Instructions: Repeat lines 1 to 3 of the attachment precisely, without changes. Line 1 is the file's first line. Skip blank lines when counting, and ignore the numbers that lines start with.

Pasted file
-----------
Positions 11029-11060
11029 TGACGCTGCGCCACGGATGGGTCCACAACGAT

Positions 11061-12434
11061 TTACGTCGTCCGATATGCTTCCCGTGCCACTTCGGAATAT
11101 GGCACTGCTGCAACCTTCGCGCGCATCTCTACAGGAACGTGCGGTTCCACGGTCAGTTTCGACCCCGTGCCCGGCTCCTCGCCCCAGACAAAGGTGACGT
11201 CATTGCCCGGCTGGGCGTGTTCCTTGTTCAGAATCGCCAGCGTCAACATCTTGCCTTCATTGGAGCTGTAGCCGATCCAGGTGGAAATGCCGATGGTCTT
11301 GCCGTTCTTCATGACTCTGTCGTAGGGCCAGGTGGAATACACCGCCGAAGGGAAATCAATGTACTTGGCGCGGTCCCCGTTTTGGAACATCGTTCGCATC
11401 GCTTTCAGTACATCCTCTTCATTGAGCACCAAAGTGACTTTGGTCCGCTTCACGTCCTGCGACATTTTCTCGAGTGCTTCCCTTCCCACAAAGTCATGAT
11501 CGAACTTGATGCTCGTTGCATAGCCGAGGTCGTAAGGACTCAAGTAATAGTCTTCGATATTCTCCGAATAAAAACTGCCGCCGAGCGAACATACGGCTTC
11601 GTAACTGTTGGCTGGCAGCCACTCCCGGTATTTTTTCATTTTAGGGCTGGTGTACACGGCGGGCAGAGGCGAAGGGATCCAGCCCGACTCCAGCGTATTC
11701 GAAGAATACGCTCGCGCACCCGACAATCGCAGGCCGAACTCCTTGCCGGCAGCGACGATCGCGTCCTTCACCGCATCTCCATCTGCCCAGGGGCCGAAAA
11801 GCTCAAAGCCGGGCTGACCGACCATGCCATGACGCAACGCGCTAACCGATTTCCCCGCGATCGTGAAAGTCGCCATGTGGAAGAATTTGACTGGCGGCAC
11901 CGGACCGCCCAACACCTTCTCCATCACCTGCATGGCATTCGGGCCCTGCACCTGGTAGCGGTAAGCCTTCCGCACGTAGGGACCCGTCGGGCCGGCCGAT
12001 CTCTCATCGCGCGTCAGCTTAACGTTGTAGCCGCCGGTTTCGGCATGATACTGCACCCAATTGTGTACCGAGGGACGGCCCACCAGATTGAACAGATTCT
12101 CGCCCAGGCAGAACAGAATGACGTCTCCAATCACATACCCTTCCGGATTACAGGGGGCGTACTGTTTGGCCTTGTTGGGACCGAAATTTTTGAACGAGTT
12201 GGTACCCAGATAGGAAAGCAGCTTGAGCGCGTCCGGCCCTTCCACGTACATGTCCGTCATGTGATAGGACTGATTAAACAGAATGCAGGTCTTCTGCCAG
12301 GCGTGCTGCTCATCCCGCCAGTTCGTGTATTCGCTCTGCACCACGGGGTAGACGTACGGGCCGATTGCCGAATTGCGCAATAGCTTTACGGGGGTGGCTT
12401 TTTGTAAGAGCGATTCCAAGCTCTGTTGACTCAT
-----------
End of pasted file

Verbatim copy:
Positions 11029-11060
11029 TGACGCTGCGCCACGGATGGGTCCACAACGAT

Positions 11061-12434